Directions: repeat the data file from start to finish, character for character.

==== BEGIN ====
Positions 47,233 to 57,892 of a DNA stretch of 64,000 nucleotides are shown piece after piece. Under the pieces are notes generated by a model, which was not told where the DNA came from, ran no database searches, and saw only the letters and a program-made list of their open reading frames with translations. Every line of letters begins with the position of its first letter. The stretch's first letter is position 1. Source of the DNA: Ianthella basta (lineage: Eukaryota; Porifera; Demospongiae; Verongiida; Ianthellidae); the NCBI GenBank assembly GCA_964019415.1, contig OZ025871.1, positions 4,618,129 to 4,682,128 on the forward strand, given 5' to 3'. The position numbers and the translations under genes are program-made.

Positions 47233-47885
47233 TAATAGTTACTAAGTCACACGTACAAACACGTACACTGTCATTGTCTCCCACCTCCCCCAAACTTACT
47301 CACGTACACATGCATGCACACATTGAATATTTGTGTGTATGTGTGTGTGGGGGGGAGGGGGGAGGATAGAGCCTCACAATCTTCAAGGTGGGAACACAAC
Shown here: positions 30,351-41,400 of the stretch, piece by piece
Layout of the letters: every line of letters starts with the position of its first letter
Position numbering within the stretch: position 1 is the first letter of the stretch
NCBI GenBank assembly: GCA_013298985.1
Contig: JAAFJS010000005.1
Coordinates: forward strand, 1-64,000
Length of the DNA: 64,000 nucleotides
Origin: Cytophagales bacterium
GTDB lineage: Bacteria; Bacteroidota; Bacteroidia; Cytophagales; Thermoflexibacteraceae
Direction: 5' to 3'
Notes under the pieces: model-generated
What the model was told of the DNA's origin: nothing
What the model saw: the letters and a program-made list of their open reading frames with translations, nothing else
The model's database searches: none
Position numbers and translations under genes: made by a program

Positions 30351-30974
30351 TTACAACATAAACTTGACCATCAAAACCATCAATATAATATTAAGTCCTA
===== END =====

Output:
Positions 47,233 to 57,892 of a DNA stretch of 64,000 nucleotides are shown piece after piece. Under the pieces are notes generated by a model, which was not told where the DNA came from, ran no database searches, and saw only the letters and a program-made list of their open reading frames with translations. Every line of letters begins with the position of its first letter. The stretch's first letter is position 1. Source of the DNA: Ianthella basta (lineage: Eukaryota; Porifera; Demospongiae; Verongiida; Ianthellidae); the NCBI GenBank assembly GCA_964019415.1, contig OZ025871.1, positions 4,618,129 to 4,682,128 on the forward strand, given 5' to 3'. The position numbers and the translations under genes are program-made.

Positions 47233-47885
47233 TAATAGTTACTAAGTCACACGTACAAACACGTACACTGTCATTGTCTCCCACCTCCCCCAAACTTACT
47301 CACGTACACATGCATGCACACATTGAATATTTGTGTGTATGTGTGTGTGGGGGGGAGGGGGGAGGATAGAGCCTCACAATCTTCAAGGTGGGAACACAAC
Shown here: positions 30,351-41,400 of the stretch, piece by piece
Layout of the letters: every line of letters starts with the position of its first letter
Position numbering within the stretch: position 1 is the first letter of the stretch
NCBI GenBank assembly: GCA_013298985.1
Contig: JAAFJS010000005.1
Coordinates: forward strand, 1-64,000
Length of the DNA: 64,000 nucleotides
Origin: Cytophagales bacterium
GTDB lineage: Bacteria; Bacteroidota; Bacteroidia; Cytophagales; Thermoflexibacteraceae
Direction: 5' to 3'
Notes under the pieces: model-generated
What the model was told of the DNA's origin: nothing
What the model saw: the letters and a program-made list of their open reading frames with translations, nothing else
The model's database searches: none
Position numbers and translations under genes: made by a program

Positions 30351-30974
30351 TTACAACATAAACTTGACCATCAAAACCATCAATATAATATTAAGTCCTA